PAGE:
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Cambridge City Council passed legislation Monday night that lights the way for recreational marijuana businesses to open in Cambridge.
The council voted 7-0 in favor of the “Cannabis Business Permitting Ordinance,” with Councilors E. Denise Simmons and Timothy J. Toomey, Jr. abstaining. Due to the approval of an amendment by Councilors Sumbul Siddiqui and Quinton Zonervan last week, the legislation will prioritize granting permits to those from historically marginalized groups, including women, minorities, and those who have been impacted by the war on drugs.
Before the vote, Siddiqui praised the measure as an effective way to fight inequity.
“The country's racist war on drugs has heavily impacted and criminalized black and brown folks,” she said. “It's our collective responsibility to do the best we can to fight [for] policies that provide equitable access to the wealth and opportunity inherent in this emerging billion dollar cannabis industry.”
Councilor Craig A. Kelley said he appreciates the “good faith efforts” made by all parties in the debate, and that the law, though flawed, is a positive step.
“I think the state gave us a law that was imperfect, and history gave us a series of horrible things that are worse and imperfect, and we all are trying to do our best to bring us to a better place,” he said. “This isn't where I would have gone, but certainly, I think it's better than it would have been.”
Though Massachusetts legalized the use of marijuana in 2016, Cambridge did not consider legislation on whether businesses can sell the drug for recreational use until earlier this year.
In recent months, the debate has focused on two proposed amendments — one by Siddiqui and Zondervan and the other by Simmons — to the permitting ordinance.
Siddiqui and Zondervan's amendment advocates for imposing a two-year moratorium on the opening of recreational marijuana shops whose owners do not come from historically marginalized groups. In a June interview, Siddiqui called the amendment a “head start” for local businesses over larger corporations.
Simmons’s amendment called on the city to allow current registered medical marijuana dispensaries to begin selling recreational marijuana if they contribute annually to a fund that assists “economic empowerment” businesses — those that are run by people who have been disproportionately harmed by past marijuana laws.
In a meeting last week, the Ordinance Committee ultimately decided to advance a version of the bill with Siddiqui and Zondervan’s amendment — but not Simmons’s — to the council for consideration.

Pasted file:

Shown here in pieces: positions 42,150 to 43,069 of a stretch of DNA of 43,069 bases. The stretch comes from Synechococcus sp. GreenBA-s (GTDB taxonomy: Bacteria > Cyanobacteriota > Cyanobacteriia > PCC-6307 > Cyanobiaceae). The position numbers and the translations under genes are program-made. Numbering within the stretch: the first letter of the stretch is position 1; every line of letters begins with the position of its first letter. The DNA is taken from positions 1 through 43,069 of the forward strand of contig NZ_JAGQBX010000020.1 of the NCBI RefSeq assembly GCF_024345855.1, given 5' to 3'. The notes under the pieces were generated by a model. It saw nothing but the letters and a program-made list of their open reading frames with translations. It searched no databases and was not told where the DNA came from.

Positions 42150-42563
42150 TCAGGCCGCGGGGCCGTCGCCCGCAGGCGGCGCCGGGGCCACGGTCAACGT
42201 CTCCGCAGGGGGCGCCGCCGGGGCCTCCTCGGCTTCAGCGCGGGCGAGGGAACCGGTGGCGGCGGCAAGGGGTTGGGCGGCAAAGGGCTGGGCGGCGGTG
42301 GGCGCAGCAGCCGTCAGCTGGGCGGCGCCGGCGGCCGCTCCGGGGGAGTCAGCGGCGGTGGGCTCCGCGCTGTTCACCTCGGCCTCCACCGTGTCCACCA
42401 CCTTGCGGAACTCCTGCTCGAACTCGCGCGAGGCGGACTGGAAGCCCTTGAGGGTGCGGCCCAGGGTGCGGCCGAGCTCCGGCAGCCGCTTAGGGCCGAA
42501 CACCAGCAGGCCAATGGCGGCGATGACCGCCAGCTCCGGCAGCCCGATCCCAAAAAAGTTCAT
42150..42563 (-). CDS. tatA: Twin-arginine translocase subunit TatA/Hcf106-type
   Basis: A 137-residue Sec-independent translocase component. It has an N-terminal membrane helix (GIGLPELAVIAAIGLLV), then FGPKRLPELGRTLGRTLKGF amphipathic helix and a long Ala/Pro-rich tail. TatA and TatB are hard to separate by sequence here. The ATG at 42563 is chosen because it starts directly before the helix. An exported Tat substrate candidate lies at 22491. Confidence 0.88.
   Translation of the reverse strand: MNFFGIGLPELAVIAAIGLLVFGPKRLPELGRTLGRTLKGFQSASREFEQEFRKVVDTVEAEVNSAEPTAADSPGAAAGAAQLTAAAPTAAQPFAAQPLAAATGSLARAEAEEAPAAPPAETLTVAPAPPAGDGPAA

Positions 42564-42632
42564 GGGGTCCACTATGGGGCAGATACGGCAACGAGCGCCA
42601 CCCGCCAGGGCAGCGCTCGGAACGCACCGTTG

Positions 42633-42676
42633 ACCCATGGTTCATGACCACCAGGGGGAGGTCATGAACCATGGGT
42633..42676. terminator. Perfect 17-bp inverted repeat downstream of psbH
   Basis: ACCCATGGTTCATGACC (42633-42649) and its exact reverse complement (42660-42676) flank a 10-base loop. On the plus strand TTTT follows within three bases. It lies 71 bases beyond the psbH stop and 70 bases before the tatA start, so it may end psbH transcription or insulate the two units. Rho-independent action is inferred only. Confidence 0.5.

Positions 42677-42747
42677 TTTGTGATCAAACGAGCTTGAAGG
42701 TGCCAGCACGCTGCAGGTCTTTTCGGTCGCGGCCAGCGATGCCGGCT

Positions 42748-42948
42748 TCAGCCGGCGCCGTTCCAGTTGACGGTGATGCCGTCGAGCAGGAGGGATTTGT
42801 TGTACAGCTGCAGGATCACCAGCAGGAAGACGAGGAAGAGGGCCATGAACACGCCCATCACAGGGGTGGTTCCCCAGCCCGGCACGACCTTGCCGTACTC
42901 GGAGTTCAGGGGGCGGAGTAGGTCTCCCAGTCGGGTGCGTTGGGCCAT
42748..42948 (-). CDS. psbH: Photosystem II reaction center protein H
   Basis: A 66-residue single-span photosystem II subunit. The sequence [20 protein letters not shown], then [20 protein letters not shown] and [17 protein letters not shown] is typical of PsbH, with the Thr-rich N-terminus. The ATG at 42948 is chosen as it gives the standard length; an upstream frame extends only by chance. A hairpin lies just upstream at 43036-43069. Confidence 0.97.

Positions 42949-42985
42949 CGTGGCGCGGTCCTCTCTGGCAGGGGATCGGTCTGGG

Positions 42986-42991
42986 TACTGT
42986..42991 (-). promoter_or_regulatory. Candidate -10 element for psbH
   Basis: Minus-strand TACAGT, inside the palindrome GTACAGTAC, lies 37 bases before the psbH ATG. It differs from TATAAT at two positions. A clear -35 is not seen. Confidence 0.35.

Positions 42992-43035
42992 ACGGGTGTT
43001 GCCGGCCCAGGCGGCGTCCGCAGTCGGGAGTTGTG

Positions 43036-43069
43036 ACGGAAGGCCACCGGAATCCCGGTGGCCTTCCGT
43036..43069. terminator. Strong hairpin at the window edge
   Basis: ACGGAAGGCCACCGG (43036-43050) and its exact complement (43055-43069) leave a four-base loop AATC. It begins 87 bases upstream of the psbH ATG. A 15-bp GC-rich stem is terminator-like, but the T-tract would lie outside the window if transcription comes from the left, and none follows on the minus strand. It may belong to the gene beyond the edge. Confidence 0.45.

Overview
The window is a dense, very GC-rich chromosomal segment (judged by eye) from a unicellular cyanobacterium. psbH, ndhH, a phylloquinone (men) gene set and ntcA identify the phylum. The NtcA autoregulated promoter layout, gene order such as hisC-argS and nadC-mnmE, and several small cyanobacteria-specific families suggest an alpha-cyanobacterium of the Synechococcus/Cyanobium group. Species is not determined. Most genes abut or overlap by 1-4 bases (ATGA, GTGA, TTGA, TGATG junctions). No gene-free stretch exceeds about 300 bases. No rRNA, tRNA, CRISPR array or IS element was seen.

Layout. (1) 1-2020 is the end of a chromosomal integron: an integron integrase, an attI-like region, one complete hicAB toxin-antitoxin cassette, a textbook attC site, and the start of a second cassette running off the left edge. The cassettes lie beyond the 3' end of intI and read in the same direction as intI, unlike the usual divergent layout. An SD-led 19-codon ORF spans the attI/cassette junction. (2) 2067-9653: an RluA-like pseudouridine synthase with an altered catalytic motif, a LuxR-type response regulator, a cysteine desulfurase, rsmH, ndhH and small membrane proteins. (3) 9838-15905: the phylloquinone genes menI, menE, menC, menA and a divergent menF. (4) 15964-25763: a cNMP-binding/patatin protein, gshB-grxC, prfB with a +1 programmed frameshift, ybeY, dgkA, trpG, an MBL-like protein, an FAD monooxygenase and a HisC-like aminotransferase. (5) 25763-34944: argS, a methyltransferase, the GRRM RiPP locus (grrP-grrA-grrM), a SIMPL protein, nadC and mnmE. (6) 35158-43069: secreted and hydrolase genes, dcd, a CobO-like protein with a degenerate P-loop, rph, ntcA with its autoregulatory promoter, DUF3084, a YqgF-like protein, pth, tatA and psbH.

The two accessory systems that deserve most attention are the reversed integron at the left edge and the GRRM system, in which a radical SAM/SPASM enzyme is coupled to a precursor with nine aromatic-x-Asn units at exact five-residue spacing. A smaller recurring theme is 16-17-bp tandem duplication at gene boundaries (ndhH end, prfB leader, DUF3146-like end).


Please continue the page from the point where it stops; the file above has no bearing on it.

Simmons said before the Monday vote that though she agrees with the intent of the proposal, she is disappointed with its final form.
“I think we are ultimately going to look back at this moment and regret how we have chosen to go about this,” she said. “We will be embracing a moratorium that leads to uncertainty as well as further unnecessary and expensive delays.”
The inclusion of Siddiqui and Zondervan’s amendment also means that current medical marijuana dispensaries not falling under the “historically marginalized groups” conditions will not be able to sell recreationally until the two-year period has lapsed. Zondervan said in an interview Monday that he believes dispensaries will not be significantly affected financially by the new law.
“We'll hopefully address some of the inequity by providing opportunities for black and brown entrepreneurs to benefit from cannabis legalization,” he said. “I think that the medical dispensaries will continue to serve their patients, and I also hope that they make good on their promises to help the Economic Empowerment applicants.”
Before the vote, several Cambridge residents spoke about the legislation during the portion of the meeting open to public comments. Nichole Snow, executive director of the Massachusetts Patient Advocacy Alliance, said she believes medical marijuana dispensaries and patients will be negatively impacted. Previously, she has argued that medical marijuana dispensaries unable to sell recreational marijuana will not be able to compete with new businesses and may leave Cambridge.
“Patients aren't asking for a handout. We're only asking for our civil rights to be respected, and it'd be delayed for another two years,” she said.
Cambridge resident Richard Harding said he supports the measure, and that he is “grateful” for the discussion on the issue.
“You know, sometimes these processes aren’t easy to get through,” he said. “And I know that when emotions are high, different things happen.”
— Declan J. Knieriem can be reached at firstname.lastname@example.org. Follow him on Twitter at @DeclanKnieriem.
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